Does the line fixed (int* pArray = &array[0]) from the example below pin the whole array, or just array[0]?

int array = new int[10];
unsafe {
    fixed (int* pArray = &array[0]) { } // or just 'array'

The following statement:

fixed (int* pArray = array)

will fix the complete array. Proof can be found in the C# language specification (Section 18.6 The fixed statement, emphasis mine):

A fixed-pointer-initializer can be one of the following:


  • An expression of an array-type with elements of an unmanaged type T, provided the type T* is implicitly convertible to the pointer type given in the fixed statement. In this case, the initializer computes the address of the first element in the array, and the entire array is guaranteed to remain at a fixed address for the duration of the fixed statement. ...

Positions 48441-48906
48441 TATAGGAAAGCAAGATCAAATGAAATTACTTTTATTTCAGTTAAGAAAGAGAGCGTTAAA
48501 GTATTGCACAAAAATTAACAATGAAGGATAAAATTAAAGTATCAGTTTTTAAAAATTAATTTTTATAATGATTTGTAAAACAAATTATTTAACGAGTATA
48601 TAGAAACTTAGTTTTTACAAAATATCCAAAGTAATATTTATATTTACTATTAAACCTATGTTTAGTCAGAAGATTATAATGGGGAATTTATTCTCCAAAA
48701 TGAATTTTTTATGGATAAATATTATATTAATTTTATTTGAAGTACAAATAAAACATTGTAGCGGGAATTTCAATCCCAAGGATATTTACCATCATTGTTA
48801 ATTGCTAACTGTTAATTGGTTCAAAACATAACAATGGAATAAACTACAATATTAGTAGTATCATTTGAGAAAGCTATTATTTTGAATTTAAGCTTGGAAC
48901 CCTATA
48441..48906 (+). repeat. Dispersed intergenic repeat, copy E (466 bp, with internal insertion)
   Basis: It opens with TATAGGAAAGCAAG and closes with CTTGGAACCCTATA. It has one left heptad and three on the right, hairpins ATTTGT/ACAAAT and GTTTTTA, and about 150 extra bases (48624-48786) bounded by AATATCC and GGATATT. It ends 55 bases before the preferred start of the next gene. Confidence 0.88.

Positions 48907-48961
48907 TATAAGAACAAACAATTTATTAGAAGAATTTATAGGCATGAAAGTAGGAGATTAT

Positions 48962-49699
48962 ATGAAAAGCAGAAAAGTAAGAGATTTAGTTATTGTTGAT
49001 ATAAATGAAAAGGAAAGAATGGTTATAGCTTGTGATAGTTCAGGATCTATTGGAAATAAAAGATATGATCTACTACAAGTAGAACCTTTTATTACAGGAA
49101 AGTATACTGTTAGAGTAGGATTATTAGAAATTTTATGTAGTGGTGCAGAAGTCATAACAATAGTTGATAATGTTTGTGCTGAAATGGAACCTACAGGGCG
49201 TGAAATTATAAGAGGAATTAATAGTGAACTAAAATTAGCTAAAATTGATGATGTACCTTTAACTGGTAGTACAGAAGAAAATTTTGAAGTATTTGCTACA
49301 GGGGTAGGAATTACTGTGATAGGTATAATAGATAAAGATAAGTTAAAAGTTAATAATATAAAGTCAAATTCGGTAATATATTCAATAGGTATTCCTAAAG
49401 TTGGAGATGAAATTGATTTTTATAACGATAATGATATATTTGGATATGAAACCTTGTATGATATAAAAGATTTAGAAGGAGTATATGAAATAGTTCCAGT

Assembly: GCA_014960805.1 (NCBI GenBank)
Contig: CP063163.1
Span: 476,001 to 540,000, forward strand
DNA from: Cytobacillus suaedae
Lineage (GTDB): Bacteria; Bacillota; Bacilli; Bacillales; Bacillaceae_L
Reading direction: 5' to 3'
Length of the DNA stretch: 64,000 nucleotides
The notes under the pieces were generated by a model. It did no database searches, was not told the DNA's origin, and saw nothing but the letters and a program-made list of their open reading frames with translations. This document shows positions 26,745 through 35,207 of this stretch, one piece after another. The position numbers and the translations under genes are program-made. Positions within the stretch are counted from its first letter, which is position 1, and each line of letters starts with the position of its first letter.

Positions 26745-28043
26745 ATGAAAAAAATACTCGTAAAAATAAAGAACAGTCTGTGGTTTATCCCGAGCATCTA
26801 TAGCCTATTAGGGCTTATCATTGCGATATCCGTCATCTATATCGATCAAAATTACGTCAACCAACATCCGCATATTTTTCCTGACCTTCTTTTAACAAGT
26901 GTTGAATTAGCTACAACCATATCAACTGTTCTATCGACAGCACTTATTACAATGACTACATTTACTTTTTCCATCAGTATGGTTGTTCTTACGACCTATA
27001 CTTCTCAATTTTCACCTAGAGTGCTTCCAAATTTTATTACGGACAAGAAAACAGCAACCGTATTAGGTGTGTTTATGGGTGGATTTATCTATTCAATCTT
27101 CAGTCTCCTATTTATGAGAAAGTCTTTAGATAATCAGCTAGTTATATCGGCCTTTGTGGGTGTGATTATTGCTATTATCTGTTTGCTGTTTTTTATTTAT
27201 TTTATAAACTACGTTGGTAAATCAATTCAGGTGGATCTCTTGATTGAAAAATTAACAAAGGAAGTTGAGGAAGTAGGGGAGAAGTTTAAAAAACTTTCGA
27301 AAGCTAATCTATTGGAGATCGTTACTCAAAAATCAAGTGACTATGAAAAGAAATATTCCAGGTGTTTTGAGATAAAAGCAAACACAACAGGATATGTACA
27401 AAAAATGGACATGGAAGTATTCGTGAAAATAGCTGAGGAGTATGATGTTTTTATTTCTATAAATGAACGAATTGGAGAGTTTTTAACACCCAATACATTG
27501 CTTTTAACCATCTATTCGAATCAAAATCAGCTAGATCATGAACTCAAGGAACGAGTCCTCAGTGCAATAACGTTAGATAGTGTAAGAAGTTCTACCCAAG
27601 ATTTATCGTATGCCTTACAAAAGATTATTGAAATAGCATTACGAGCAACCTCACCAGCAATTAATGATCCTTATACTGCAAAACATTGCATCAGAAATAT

The following statement:

fixed (int* pArray = &array[0])

fixes the address of the first array element. Again, a quote from the specification (from an example found in that chapter):

[third fixed statement:] fixed (int* p = &a[0]) F(p);

...and the third statement fixes and obtains the address of an array element.

Side note: I would assume that any sane implementation that fixes the first element simply fixes the whole array, but the specification does not seem to guarantee it.

Digging a bit deeper into the example code in the specification reveals the following:

[third fixed statement:]  fixed (int* p = &a[0]) F(p);
[fourth fixed statement:] fixed (int* p = a) F(p);

The fourth fixed statement in the example above produces a similar result to the third.

Unfortunately, they do not specify what exactly they mean by "similar result", but it is worth noting that they did not say "same result".

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